Impossible Vocation? Rethinking Weberian Scientific Ethics in the Context of Marketization


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Koytak M. E.

19th Annual Conference of the International Social Theory Consortium, Florida, United States Of America, 17 - 19 June 2021

  • Publication Type: Conference Paper / Unpublished
  • City: Florida
  • Country: United States Of America

Abstract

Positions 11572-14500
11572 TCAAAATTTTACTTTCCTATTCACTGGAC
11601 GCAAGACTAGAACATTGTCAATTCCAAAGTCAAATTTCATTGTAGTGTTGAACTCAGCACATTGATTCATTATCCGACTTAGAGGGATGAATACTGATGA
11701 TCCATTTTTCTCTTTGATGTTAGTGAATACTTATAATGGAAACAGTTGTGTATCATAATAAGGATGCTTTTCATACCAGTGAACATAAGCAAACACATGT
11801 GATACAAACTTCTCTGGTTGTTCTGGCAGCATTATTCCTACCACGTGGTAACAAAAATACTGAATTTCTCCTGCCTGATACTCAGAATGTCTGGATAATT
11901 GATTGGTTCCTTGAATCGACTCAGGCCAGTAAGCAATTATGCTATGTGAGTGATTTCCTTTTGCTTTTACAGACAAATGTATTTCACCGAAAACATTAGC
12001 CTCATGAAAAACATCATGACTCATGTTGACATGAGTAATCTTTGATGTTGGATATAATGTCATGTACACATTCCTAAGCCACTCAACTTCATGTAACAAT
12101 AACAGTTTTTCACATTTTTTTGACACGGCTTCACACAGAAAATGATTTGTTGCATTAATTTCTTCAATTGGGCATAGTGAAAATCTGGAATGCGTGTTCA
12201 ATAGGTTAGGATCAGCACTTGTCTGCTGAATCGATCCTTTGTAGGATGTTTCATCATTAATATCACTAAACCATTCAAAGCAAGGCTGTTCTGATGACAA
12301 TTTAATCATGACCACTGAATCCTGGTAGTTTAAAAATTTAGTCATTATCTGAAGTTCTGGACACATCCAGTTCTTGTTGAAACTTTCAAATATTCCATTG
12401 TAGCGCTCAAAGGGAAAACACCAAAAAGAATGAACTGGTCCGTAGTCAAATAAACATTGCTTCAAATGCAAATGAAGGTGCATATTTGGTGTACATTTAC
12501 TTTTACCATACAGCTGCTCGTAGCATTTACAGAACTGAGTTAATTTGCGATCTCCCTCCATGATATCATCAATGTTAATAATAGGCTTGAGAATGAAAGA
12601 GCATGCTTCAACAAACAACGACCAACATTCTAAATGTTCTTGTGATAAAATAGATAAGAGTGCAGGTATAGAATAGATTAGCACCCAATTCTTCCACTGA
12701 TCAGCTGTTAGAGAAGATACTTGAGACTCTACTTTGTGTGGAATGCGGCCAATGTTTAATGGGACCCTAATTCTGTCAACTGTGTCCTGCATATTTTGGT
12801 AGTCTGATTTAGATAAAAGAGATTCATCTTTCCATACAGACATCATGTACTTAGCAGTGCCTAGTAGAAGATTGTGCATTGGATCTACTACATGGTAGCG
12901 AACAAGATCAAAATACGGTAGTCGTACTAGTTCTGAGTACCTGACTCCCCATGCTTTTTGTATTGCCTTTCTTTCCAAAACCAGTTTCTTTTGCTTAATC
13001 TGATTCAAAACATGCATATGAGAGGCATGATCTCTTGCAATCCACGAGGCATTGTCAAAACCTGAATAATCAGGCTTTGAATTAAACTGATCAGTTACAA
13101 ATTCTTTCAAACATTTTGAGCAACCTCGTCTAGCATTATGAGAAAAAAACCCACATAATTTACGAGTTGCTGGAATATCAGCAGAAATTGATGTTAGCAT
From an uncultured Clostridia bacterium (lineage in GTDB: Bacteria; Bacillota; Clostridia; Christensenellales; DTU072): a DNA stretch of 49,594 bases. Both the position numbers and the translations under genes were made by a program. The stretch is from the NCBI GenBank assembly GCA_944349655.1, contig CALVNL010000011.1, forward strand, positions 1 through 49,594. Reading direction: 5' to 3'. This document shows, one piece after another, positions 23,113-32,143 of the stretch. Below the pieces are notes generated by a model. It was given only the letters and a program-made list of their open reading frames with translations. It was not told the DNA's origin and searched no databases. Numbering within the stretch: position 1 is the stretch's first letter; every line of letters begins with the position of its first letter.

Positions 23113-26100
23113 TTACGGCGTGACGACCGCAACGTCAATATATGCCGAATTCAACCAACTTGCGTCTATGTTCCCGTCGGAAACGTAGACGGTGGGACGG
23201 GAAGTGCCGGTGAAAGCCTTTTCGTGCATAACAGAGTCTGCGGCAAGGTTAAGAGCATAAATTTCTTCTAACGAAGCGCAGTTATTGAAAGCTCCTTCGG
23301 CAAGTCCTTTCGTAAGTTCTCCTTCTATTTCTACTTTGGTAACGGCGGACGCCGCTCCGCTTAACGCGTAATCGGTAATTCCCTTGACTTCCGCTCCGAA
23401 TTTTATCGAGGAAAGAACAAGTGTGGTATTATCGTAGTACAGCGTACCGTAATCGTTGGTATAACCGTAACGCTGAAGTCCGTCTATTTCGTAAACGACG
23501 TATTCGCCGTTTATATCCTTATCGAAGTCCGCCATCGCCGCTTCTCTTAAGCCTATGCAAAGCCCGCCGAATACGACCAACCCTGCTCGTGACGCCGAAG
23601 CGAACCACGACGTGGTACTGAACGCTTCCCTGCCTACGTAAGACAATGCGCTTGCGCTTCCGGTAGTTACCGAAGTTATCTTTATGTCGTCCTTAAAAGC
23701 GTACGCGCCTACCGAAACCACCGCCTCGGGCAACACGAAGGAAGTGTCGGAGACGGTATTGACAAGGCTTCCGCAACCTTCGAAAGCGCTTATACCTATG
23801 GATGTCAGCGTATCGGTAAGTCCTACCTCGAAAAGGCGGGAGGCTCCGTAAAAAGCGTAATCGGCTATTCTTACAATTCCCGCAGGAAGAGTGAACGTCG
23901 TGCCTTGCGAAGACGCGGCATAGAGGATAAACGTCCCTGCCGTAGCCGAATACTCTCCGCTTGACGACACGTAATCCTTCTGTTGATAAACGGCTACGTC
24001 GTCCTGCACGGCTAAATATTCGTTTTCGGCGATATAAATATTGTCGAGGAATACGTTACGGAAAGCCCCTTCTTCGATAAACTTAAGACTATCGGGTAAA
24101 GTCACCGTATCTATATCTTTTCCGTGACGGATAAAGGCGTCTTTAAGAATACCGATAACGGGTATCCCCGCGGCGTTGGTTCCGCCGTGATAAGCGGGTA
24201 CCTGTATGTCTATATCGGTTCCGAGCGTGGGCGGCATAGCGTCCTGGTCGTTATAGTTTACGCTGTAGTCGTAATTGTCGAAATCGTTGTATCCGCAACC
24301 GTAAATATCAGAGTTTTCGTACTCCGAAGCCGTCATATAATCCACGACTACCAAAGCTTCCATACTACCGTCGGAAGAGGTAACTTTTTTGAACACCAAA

In his famous speech “Science as a Vocation”, Weber evaluates the challenges and possibilities that await the scientific researchers and scholars in modern times. His approach was an outcome of the role and duties that assigned to the German universities in the 19th century. I argue that Weberian model of science is no longer possible in today’s system of higher education where a massive expansion has been witnessed in the last fifty years. More specifically in Turkey, the field of higher education has grown very rapidly in the last two decades and the number of students has increased geometrically. Along with this, the number of private universities also increased, where lecturers and researchers become deeply proletarianized in terms of autonomy and work relations. The late-but-rapid expansion of higher education therefore transforms not only the social meaning and position of being scholar, but it also brings a demographic flood of credentials that affect all the elite professions and professional ethics. In this paper, I explore how this flood of credentials eroded the traditional walls of social closure of elite professions that were established by the bureaucracy before 1990’s. In order to discover this process of turmoil, my analysis compares the science and legal practice as two occupational fields. I use historical and nation-scale datasets on employment, education and market related to these two professions. Following Weberian emphasis on social closure and market relations, my argument goes that Weberian definition of scientific ethics is vulnerable to the social and economic conditions that are mistakenly considered external to the university or laboratory. After all, no theory of ethics is possible without contextualizing within a socio-economic configuration.